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Simon Ringsmuth is an educational technology specialist at Oklahoma State University and enjoys sharing his enthusiasm for photography on his website and podcast at Weekly Fifty. He and his brother host a monthly podcast called Camera Dads where they discuss photography and fatherhood, and Simon also posts regularly to Instagram where you can follow him as sringsmuth.

  • Riccardo Pareschi

    Great article !

  • Austin Eads

    Exactly the information i needed to know. Thanks!

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  • ShotbyJake

    Your point is well taken about this choice being completely subjective. And I think that historically, all of your reasons to shoot JPG made total sense. But, the relatively inexpensive price of fast memory these days, coupled with extremely fast processing speeds, it is hard to find a legitimate reason not to shoot RAW if one is going to go through the trouble of lugging around a real camera.

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  • Nick Harman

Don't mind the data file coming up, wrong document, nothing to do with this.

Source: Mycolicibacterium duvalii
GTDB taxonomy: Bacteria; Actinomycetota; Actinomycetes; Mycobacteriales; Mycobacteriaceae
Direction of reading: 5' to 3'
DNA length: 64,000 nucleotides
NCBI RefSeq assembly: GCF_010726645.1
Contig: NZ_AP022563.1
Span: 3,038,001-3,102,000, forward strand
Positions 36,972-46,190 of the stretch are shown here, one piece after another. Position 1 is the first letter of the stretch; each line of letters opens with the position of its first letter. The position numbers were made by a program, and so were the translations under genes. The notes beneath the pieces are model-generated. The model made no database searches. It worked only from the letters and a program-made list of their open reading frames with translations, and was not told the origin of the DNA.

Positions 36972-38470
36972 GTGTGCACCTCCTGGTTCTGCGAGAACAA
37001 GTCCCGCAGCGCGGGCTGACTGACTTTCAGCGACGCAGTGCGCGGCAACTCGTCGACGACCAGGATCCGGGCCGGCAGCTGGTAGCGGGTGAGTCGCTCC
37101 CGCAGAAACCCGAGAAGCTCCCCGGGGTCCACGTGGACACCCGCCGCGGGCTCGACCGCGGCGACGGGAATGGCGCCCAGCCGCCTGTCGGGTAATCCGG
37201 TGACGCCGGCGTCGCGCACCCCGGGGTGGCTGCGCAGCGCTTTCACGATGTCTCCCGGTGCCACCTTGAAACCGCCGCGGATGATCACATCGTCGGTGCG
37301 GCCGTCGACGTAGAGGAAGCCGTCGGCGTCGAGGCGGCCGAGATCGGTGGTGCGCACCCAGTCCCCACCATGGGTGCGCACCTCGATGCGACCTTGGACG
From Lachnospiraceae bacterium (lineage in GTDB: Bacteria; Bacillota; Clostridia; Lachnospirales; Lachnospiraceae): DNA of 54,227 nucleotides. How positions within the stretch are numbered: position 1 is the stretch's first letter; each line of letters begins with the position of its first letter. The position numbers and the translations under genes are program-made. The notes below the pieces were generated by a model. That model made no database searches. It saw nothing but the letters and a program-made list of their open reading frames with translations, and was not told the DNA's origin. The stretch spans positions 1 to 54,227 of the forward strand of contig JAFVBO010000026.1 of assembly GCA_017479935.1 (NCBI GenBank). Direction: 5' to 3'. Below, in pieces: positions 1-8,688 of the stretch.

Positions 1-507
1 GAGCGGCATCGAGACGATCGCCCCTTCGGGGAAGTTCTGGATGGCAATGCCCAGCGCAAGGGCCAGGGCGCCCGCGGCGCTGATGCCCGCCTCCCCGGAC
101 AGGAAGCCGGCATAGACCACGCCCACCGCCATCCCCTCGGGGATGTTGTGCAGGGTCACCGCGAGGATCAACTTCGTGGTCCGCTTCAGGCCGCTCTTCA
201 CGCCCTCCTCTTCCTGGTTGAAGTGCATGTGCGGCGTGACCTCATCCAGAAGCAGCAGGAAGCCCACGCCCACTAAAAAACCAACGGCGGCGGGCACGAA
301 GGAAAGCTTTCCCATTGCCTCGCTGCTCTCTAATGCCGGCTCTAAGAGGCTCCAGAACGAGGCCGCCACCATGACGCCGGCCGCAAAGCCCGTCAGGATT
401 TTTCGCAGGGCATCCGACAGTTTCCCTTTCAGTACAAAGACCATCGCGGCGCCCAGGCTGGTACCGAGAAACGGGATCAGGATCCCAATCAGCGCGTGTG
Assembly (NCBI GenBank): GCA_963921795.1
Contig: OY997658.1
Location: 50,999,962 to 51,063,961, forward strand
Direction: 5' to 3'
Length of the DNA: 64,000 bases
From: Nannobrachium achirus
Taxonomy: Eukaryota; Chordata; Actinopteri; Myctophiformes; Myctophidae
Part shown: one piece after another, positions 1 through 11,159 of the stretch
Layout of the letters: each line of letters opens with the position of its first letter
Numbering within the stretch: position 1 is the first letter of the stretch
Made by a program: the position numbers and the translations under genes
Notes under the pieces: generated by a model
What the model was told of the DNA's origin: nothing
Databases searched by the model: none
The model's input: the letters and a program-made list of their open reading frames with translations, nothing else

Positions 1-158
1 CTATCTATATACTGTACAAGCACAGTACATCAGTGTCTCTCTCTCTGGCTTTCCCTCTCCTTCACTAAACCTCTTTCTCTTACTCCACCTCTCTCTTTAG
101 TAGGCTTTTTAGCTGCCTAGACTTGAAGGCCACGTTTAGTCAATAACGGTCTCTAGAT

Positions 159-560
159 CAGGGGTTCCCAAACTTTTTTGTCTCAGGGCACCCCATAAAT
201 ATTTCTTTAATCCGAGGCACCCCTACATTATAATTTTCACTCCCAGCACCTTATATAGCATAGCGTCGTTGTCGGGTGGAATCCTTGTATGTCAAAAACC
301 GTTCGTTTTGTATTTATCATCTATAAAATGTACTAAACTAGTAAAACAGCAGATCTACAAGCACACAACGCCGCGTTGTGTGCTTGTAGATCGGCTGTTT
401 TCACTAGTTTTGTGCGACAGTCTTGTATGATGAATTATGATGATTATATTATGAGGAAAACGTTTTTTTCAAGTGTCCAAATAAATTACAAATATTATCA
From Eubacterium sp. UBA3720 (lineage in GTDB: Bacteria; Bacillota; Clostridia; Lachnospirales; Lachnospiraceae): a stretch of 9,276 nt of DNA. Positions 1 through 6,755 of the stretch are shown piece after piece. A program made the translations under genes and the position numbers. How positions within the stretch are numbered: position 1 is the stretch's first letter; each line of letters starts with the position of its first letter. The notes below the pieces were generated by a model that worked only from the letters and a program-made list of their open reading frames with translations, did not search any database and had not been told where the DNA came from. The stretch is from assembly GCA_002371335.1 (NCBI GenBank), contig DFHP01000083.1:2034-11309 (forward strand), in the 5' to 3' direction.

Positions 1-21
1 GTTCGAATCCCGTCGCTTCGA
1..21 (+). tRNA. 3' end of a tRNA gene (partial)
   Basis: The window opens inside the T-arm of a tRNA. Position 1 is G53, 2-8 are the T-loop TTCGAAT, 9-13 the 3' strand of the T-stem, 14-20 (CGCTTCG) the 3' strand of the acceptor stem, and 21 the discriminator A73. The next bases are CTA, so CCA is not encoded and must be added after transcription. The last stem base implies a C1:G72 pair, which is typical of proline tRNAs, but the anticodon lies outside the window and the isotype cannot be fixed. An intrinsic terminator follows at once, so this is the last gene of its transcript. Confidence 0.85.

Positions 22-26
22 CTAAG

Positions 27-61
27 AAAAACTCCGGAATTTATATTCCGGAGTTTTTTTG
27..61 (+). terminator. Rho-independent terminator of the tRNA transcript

If you have two card slots then shoot both. We all have lots of HD space to store the massive RAW files so why not have the convenience of JPG and the option to use the RAW file for that picture you really like? I think nowadays any debate is over. Shoot both, you can always throw the RAW away after all. That’s what I do, after picking the RAWs I want to archive.

  • JulioM41

    The Nikon camera I have con shoot both formats at the same time, and with the large capacity of the cards these days, that’s what I do. If the JPG does not satisfy me, I use the RAW to make adjustments. Files not used can be deleted or stored in an external hard drive.

  • Ed Langmaid

    Thank you Simon! Your article helped to visualize the differences and more importantly enabled me to continue to shoot in JPG most of the time. You are right, it is a balance.

  • R Baker

    Great information. What made me stop shooting in Raw only was the slowdown and changes that have been made to Lightroom. I still love editing photos but I no longer enjoy using Lightroom except for the truly spectacular shots that I want to just add a few finishing touches to.
    Shooting in Raw and Jpeg allows me to get previews to my clients quickly and I can still go back and adjust things that I catch later on.

  • jhsvdm

    I shoot both. I have the same feelings about editing as Simon does. Sometimes however the best picture of your favorite dog running around the house is a bit dark or has a color cast. Then it is handy to be able to go back to the raw file and fix it